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The Risks Of Dangerous Decibels

Sound Insights on Hearing Loss

The health effects of noise pollution

By John Salak –

Noise surrounds people and inundates people with noise. It is everywhere and inescapable. Some of these sounds are noticeable: loud music, crowds cheering or active machinery. Most noise is more subtle, almost unnoticeable against the world’s constant buzz. Think of traffic, lawnmowers or people talking in a restaurant. But no matter the circumstance, noise at high decibel levels can hurt long-term hearing and a person’s overall health.

The rise of unhealthy noise is already putting perhaps a billion people worldwide at premature risk of hearing loss.

Decibels (dB) is the measurement of sound. What’s lost on many, however, is what a decibel measures. It doesn’t track loudness, which can be subjective. Instead, it measures intensity. For example, a blasting car horn on an empty street is louder than a car horn on a busy city street. But the intensity level is at issue, not a sound’s relative loudness.

The Centers for Disease Control and Prevention warns that sound over 70 decibels (dB) can cause hearing loss. For reference, a whisper is 30 dB, and a normal conversation is 60 (dB). When sound reaches 120 dB, immediate hearing damage can occur.

The health effects of noise pollution is significant, widespread and not limited to mature adults, which experience “natural” hearing loss with age.

A study published in the BMJ Global Health journal found almost a billion people ages 12-34 are at risk for hearing loss. Part of the reason is that people listen to cell phones and music players at 105 dB. Another study by the National Institute on Deafness and Other Communication Disorders found one in eight people in the United States older than 12 years has hearing loss in both ears.

Hearing danger zones are everywhere. According to Hearing Science, concerts, sporting events, bars, restaurants and fitness classes often exceed dangerous sound. Busy cities that are brimming with sounds of construction, traffic and police sirens are other environments that may go unrealized by many.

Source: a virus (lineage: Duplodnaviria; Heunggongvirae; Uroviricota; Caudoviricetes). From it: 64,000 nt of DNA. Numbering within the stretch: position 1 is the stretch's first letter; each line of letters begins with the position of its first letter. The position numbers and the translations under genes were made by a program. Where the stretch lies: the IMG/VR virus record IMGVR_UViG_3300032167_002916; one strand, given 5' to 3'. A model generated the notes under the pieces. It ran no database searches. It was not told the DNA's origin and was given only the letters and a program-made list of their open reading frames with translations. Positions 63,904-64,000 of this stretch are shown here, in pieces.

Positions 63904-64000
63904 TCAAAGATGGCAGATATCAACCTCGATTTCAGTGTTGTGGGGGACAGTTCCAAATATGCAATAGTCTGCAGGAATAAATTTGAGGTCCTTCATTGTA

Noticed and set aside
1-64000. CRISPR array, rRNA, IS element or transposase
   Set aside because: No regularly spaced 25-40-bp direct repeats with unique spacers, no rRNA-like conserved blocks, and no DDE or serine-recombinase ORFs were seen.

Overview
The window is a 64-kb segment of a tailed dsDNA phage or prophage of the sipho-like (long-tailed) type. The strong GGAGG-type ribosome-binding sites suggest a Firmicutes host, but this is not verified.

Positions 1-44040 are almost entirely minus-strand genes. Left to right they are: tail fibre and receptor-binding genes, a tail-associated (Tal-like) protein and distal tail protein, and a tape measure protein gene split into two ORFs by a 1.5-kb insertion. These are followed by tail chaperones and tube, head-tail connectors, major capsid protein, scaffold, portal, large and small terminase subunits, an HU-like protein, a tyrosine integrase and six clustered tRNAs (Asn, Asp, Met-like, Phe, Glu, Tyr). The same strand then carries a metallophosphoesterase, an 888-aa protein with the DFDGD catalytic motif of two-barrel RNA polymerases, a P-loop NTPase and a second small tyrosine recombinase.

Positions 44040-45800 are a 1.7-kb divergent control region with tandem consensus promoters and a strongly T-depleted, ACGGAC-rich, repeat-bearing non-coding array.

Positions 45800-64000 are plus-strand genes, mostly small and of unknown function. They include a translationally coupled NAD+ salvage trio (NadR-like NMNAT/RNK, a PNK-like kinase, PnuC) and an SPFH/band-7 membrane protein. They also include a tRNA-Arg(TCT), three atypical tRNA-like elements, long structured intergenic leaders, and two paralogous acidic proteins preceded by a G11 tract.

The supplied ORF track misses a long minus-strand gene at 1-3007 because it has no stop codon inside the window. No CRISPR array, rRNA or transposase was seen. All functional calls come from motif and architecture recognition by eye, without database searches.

“If you’re living in Manhattan, you won’t notice how loud it is after a while because it is normal. But if you habituate to it psychologically, that doesn’t mean it doesn’t have negative health consequences,” warned Mathias Basner, the president of the International Commission on Biological Effects of Noise.

Aside from hearing loss, loud sounds can also be a physiological stressor. A World Health Organization study, for example, found that people in Germany living near the Frankfurt Airport, a source of loud noises, had a seven-percent higher chance of stroke opposed to quieter areas. One reason is that loud noises can disturb sleep patterns even when those affected don’t realize it.

The CDC has also warned that there could be a link between hearing loss and a decline in a person’s mental health, income potential, depression, cognitive impairment and even heart problems.

While urban areas may be impossible to escape harmful noises, there are ways to offset the dangers. Multiple apps are available, for example, that serve as sound meters, which can warn when decibels reach dangerous levels, signaling wearers to head for quieter zones. Another simple solution is to wear earplugs when attending high-volume events, such as concerts or sporting events. Minimize the effect by removing the source or moving away from it. Finally, self-regulation also works. It means keeping the volume on devices at lower levels.





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